Liz Truss: UK will not strike free trade deal with US for years

21 Sep, 2022 - 00:09 0 Views
Liz Truss: UK will not strike free trade deal with US for years

eBusiness Weekly

The UK will not strike a free trade deal with America for many years, Liz Truss has conceded.

In a significant admission that one of the most heralded prizes of Brexit is now unlikely to transpire, the new prime minister said that talks with the US would not even start in the “medium term”.

As international trade secretary, Truss was responsible for preparing the ground for a deal with the US once the UK left the EU in January 2020. Under Truss’s leadership the Department for International Trade published 184 pages of negotiating objectives in March 2020, and talks began in May that year. Some progress was made but not in the most contentious areas such as agriculture.

Any remaining momentum behind a deal dissipated after President Biden succeeded Donald Trump in January last year.

Speaking to reporters on her way to New York for the United Nations general assembly, where she will meet Biden tomorrow, Truss told reporters: “There isn’t currently any negotiation taking place with the US and I don’t have an expectation that those are going to start in the short to medium term.”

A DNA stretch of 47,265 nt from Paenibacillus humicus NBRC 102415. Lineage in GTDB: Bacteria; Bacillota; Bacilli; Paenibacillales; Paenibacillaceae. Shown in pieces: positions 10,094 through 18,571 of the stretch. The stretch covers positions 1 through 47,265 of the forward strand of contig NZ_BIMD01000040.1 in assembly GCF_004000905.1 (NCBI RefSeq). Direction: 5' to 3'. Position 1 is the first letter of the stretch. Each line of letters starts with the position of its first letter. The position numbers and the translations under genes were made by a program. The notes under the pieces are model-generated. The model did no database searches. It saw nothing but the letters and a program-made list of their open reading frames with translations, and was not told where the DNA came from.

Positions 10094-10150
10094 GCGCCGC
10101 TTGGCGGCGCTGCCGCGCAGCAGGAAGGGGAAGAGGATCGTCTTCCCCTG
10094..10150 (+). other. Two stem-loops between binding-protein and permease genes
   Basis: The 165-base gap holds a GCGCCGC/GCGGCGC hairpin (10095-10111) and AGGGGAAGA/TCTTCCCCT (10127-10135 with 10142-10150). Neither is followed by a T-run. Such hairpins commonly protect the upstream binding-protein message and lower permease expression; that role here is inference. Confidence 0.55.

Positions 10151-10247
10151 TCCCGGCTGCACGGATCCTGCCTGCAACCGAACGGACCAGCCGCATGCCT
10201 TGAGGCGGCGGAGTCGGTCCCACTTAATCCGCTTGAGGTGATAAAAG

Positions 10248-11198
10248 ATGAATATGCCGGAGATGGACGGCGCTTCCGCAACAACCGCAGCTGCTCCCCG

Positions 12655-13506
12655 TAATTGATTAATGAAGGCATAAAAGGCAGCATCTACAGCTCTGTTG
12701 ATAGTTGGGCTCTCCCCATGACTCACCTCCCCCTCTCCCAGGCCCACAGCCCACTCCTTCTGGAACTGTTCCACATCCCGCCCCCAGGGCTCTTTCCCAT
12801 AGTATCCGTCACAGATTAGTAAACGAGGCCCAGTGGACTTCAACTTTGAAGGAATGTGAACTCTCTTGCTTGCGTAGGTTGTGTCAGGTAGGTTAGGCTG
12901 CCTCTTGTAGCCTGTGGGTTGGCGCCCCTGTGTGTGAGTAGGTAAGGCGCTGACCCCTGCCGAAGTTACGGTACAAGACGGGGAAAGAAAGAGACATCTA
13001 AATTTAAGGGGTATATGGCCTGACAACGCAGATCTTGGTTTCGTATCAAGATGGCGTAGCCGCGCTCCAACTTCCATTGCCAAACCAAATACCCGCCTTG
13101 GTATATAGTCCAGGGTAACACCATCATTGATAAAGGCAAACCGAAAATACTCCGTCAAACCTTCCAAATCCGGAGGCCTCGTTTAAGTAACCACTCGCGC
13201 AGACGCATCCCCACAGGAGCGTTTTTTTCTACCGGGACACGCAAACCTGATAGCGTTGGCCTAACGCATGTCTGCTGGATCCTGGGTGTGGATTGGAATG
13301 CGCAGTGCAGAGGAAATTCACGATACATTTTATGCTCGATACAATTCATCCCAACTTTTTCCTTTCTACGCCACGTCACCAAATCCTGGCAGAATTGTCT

She said that instead her priorities for trade were “getting CPTPP accession, getting a trade deal with India, getting a trade deal with the GCC.”

The Comprehensive and Progressive Agreement for Trans-Pacific Partnership (CPTPP) grouping includes Australia, Canada and Japan among others and is one of the world’s largest trading blocs. The agreement was originally envisaged to include the United States as well, but Trump pulled out in 2018 before it was signed.

The Gulf Cooperation Council (GCC) numbers Bahrain, Kuwait, Oman, Qatar, Saudi Arabia and the United Arab Emirates and is the European Union’s sixth largest export market.

Truss’s acceptance that a UK-US trade deal is unlikely marks a major change in both the government’s rhetoric and hers personally. In March 2020 she said that a free trade deal with the US would secure a “£15.3 billion increase in bilateral trade and a £3.4 billion lift to the economy”.

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